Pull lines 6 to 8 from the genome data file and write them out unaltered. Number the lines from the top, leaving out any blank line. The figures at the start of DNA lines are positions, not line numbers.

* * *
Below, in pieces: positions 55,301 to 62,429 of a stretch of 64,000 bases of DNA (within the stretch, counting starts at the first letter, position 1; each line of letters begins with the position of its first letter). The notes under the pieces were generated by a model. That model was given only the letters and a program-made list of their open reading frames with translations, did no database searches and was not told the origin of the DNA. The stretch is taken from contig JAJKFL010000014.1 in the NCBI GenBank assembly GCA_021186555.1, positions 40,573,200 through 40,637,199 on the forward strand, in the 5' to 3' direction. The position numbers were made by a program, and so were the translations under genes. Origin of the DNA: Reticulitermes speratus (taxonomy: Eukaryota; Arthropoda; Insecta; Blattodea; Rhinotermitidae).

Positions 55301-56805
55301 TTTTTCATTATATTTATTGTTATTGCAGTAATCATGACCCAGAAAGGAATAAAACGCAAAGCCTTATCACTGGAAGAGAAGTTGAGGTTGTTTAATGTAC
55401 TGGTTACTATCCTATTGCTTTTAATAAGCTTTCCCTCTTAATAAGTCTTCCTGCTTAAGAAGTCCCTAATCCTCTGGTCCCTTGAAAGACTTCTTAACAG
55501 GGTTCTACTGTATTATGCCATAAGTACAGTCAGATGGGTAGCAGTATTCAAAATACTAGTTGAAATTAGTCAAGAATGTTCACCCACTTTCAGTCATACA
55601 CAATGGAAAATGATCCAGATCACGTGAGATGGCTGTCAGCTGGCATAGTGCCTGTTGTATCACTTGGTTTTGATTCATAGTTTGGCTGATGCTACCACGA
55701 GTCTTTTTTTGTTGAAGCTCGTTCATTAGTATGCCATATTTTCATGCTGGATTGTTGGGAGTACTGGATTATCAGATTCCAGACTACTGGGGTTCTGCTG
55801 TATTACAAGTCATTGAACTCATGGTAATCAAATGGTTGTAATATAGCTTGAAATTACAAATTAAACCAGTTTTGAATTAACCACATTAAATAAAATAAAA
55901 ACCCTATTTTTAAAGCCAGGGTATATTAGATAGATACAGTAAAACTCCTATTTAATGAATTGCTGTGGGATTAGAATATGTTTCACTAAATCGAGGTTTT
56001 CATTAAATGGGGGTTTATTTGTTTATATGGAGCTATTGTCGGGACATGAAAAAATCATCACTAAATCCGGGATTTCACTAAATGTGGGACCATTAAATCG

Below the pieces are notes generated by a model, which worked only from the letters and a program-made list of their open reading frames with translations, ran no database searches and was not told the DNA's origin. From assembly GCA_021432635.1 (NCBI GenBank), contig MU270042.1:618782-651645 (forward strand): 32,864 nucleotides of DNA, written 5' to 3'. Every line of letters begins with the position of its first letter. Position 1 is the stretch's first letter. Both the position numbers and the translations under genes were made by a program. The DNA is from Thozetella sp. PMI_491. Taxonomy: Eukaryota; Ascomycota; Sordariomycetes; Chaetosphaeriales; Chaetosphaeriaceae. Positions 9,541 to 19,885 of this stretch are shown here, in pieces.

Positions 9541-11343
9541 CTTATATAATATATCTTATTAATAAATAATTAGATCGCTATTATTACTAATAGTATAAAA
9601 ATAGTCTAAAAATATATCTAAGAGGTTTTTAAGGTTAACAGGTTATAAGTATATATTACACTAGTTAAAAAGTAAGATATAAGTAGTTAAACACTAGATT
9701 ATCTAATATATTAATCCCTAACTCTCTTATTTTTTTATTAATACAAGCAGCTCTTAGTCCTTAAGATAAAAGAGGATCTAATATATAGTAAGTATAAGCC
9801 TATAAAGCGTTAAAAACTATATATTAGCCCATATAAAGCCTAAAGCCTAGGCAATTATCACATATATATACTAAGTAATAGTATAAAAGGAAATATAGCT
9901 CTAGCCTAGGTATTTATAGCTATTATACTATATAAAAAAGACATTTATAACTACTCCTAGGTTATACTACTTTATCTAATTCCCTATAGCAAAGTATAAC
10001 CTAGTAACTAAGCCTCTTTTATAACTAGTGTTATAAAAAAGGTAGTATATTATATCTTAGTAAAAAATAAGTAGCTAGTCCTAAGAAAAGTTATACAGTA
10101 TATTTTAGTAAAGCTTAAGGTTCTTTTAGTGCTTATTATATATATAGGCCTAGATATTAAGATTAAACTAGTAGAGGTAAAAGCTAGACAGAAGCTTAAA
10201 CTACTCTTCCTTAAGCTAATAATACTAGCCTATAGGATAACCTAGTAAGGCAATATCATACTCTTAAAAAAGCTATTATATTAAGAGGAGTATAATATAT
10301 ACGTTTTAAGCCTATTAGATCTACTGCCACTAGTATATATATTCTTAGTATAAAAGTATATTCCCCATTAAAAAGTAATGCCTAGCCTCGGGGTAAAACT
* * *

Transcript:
55601 CAATGGAAAATGATCCAGATCACGTGAGATGGCTGTCAGCTGGCATAGTGCCTGTTGTATCACTTGGTTTTGATTCATAGTTTGGCTGATGCTACCACGA
55701 GTCTTTTTTTGTTGAAGCTCGTTCATTAGTATGCCATATTTTCATGCTGGATTGTTGGGAGTACTGGATTATCAGATTCCAGACTACTGGGGTTCTGCTG
55801 TATTACAAGTCATTGAACTCATGGTAATCAAATGGTTGTAATATAGCTTGAAATTACAAATTAAACCAGTTTTGAATTAACCACATTAAATAAAATAAAA